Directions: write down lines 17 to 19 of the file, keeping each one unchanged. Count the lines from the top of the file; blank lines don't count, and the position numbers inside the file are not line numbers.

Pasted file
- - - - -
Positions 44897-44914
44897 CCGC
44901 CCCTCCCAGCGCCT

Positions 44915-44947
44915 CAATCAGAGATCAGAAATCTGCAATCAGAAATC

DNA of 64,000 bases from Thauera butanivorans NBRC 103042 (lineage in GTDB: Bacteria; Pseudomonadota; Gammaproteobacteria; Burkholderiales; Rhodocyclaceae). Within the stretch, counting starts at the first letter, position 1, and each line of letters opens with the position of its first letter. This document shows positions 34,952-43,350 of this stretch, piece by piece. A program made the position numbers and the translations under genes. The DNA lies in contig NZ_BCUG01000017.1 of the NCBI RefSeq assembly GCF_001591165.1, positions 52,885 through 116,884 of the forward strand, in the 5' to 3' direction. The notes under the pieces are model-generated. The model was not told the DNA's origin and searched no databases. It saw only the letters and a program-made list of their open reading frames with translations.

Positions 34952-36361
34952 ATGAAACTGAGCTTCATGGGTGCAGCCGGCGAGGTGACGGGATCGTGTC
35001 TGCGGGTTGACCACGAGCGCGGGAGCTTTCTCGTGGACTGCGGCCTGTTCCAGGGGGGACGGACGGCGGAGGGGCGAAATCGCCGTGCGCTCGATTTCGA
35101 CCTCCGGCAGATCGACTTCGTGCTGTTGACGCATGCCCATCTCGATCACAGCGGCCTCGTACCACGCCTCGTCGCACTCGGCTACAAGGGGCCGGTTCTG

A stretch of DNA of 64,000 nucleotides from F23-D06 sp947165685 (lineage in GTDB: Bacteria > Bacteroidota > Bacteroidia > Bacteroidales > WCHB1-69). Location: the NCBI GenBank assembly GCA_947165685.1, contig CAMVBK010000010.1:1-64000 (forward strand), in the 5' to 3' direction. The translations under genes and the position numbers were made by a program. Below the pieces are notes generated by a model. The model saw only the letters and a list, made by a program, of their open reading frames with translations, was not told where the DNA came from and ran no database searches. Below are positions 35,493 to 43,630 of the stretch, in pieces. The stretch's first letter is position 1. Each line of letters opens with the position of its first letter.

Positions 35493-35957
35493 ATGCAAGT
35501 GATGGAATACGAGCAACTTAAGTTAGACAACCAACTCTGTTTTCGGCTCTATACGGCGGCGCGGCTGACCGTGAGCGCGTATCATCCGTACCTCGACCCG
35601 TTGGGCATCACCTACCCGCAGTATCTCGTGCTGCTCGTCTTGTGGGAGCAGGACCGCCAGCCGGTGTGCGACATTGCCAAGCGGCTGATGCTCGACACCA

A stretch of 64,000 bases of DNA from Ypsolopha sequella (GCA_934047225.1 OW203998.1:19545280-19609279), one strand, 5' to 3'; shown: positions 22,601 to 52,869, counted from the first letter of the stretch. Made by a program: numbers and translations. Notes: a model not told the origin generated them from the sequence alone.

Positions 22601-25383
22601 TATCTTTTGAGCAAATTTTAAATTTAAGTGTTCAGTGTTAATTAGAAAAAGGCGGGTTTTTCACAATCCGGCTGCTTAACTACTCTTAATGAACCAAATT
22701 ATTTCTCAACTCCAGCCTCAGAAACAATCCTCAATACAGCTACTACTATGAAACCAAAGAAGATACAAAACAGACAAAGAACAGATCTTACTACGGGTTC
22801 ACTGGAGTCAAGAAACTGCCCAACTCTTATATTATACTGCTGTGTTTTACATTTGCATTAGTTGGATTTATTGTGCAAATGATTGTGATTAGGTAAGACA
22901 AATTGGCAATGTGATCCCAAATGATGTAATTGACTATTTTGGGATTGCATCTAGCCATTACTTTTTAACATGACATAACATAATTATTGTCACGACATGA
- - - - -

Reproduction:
Positions 22601-25383
22601 TATCTTTTGAGCAAATTTTAAATTTAAGTGTTCAGTGTTAATTAGAAAAAGGCGGGTTTTTCACAATCCGGCTGCTTAACTACTCTTAATGAACCAAATT
22701 ATTTCTCAACTCCAGCCTCAGAAACAATCCTCAATACAGCTACTACTATGAAACCAAAGAAGATACAAAACAGACAAAGAACAGATCTTACTACGGGTTC